A Message from our Superintendent
Dear Parents and Community:
As I begin my 60th opening of school as a student, teacher or administrator and my 39th year as an administrator, I'm always rejuvenated and inspired by the fresh start and excitement of the reopening of school. This is particularly true this year as I begin my first year as your superintendent. The district administration selected for the theme for this year "Together is Better" and I can't imagine a better choice. We have an excellent staff and we are all committing with renewed energy to work cooperatively with our teachers and support staff to build trust. We want to earn your confidence that we are managing the district competently. We are committed to open, honest and transparent policies and practices. We are open to your constructive criticism and welcome your input. I may be reached in person or by phone at the district office 805-769-1000 ext. 30104 or via email at firstname.lastname@example.org.
An area of immediate attention is restoring sufficient reserves for economic uncertainties and placing the district on a long-term path of stable fiscal solvency. We are well on our way to accomplishing that goal, thanks to the cooperation of our employee associations and the reductions made by your Board of Trustees this previous year. I assure you we are on the right track with reductions through attrition, combining of positions and cost cuts outside the classroom. We are being creative with the use of retirees to backfill some positions and alleviate situations like unwanted combination classes. There are no plans to lay off staff, cut programs, or cut staff compensation. We will all need to be frugal, but also ever willing to invest savings in restoring services and starting new programs as appropriate. The general rule of thumb will be to add half of any savings to building the reserves and the other half to addressing current needs. As I listened to staff during my transition, another area that concerned me is the Facilities Master Plan. The community showed its strong support of its schools by passing Measure M, a $90M authorization to renovate our aging schools and add some new specialty facilities. We are updating the priorities on this plan to make sure it best meets our most critical needs. This will also include an analysis of future school site needs.
Another focus for this year will be on the core academic program. We will strive in every classroom every day to present a challenging curriculum delivered in a competent manner by trained professional educators. We will seek academic rigor to challenge our kids to be their best in the classroom, just as we do on the athletic field, in the arts and in all other areas. We will show how the curriculum is relevant to them and hence why it is important to master. We will demonstrate our commitment to the success of all of our kids. We will challenge kids capable of acceleration and provide enrichment for all. We will never forget the primary purpose of school is academic learning while supporting that effort through social emotional learning. Our goal will be for each and every child to show at least one year’s growth for every year in school based on whatever his or her individual goals are.
Lastly, the staff listed as its biggest concern the loss of instructional time due to student misconduct, as well as occasional major student disciplinary problems. While the number of student suspensions for misconduct has been increasing substantially every year, the problems don't seem to be diminishing. The whole issue of suspending kids for defiance and disruption has become a national and state-wide topic of debate. California is emphasizing restorative justice practices while mandating elementary kids not be suspended for defiance nor disruption. We are working with our teachers, administrators and expert consultants to craft policies that are both effective and legal. Our three-pronged strategy will first be to enforce rigorously our discipline code, especially for chronic offenders. We will seek to help kids meet their behavioral goals, but if that proves ineffective, we will seek a more appropriate placement for them. Second, each site is developing an on-site room to help kids struggling to maintain in their classrooms. This will take different forms at different sites but amounts to an alternative on campus to off campus suspension and for a place to receive help before committing suspendable offenses. The third prong will be sustained ongoing training of our teachers in what restorative justice practices work best so that problems can be dealt with in classrooms before a referral to the office is warranted.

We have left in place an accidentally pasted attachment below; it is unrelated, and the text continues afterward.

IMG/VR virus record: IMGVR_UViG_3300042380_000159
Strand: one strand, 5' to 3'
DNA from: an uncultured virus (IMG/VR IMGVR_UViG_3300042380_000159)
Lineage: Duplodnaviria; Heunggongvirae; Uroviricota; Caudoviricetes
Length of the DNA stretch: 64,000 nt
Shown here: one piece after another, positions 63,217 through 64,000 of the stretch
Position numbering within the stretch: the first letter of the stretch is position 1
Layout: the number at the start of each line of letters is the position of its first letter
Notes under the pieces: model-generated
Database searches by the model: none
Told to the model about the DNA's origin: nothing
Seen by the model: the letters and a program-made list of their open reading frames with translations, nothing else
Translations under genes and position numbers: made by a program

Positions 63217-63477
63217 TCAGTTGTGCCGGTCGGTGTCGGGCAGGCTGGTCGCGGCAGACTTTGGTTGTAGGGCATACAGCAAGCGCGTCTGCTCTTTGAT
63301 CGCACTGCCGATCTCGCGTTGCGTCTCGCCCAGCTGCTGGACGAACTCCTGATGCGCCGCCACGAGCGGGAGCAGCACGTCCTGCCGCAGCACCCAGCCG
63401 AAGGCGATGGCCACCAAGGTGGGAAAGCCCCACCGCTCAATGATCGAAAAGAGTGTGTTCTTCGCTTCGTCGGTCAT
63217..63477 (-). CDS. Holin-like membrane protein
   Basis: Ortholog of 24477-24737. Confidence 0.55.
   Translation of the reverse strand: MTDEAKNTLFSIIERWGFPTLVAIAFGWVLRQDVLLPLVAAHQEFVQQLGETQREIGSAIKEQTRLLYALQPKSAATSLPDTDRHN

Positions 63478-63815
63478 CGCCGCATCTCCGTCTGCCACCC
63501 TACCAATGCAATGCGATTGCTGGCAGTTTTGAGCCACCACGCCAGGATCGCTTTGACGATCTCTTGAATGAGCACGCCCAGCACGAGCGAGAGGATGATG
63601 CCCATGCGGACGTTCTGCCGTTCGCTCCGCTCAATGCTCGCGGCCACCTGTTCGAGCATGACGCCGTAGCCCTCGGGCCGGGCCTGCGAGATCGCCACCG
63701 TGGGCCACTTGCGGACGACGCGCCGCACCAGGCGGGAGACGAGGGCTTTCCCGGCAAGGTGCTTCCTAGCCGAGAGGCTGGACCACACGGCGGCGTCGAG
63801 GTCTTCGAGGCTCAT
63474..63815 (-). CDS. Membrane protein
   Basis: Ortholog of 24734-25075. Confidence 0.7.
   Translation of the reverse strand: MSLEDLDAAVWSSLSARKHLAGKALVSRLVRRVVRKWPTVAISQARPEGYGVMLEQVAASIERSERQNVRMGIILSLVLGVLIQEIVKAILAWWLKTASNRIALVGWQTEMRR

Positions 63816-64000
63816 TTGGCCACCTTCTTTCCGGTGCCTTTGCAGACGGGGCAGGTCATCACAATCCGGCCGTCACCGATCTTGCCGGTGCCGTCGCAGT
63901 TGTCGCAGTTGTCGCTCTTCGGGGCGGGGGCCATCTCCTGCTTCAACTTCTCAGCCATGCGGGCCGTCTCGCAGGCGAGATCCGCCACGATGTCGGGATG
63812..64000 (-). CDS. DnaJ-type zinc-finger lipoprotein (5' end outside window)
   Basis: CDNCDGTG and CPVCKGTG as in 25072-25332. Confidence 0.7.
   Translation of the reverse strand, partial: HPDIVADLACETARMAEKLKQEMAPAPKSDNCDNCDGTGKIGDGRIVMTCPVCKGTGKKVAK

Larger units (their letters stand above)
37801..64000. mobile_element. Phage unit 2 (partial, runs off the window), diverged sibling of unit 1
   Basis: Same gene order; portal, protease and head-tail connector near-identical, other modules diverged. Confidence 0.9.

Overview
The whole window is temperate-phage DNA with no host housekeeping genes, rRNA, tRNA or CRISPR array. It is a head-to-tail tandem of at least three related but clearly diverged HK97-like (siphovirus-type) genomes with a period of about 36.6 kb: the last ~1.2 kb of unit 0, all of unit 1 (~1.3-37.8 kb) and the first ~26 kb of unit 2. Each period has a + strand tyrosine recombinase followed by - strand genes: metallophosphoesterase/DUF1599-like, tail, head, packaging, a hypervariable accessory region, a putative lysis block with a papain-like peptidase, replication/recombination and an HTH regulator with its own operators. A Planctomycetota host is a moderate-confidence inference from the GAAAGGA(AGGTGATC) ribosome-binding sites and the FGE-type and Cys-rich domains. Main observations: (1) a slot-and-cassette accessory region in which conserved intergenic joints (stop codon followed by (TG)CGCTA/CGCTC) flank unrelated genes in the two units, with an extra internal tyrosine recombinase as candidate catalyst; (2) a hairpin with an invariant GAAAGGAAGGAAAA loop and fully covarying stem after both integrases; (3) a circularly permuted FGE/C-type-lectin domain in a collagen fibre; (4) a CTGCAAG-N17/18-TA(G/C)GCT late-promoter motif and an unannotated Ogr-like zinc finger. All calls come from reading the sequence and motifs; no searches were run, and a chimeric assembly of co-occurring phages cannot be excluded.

These efforts will also include a tightening of enforcement of campus rules involving a variety of non-classroom offenses. First, we will enforce strictly our tobacco-free campus policy. Students bringing vaping devices to campus will be enrolled in a diversion program. Repeat offenders will face progressive discipline as ending vaping on our campuses will be a high priority. We also seek, for lack of a better term, to enforce good manners. We will not abide kids' use of profanity on campus. We will encourage appropriate vocabulary and the use of academic language. We will enforce good behavior at performances and ceremonies. We will enforce our various expectations and will endeavor to treat all kids as we would want our own to be treated, but that is going to mean enhanced disciplinary and intervention efforts I hope you will all support.
I am very proud to be your superintendent and look forward with great enthusiasm to addressing the challenges we face. I hope and trust you will support our efforts; we have really good people working very hard to make our schools even better.
Call me with questions, concerns or suggestions.
Dr. Curt Dubost
Paso Robles Joint Unified School District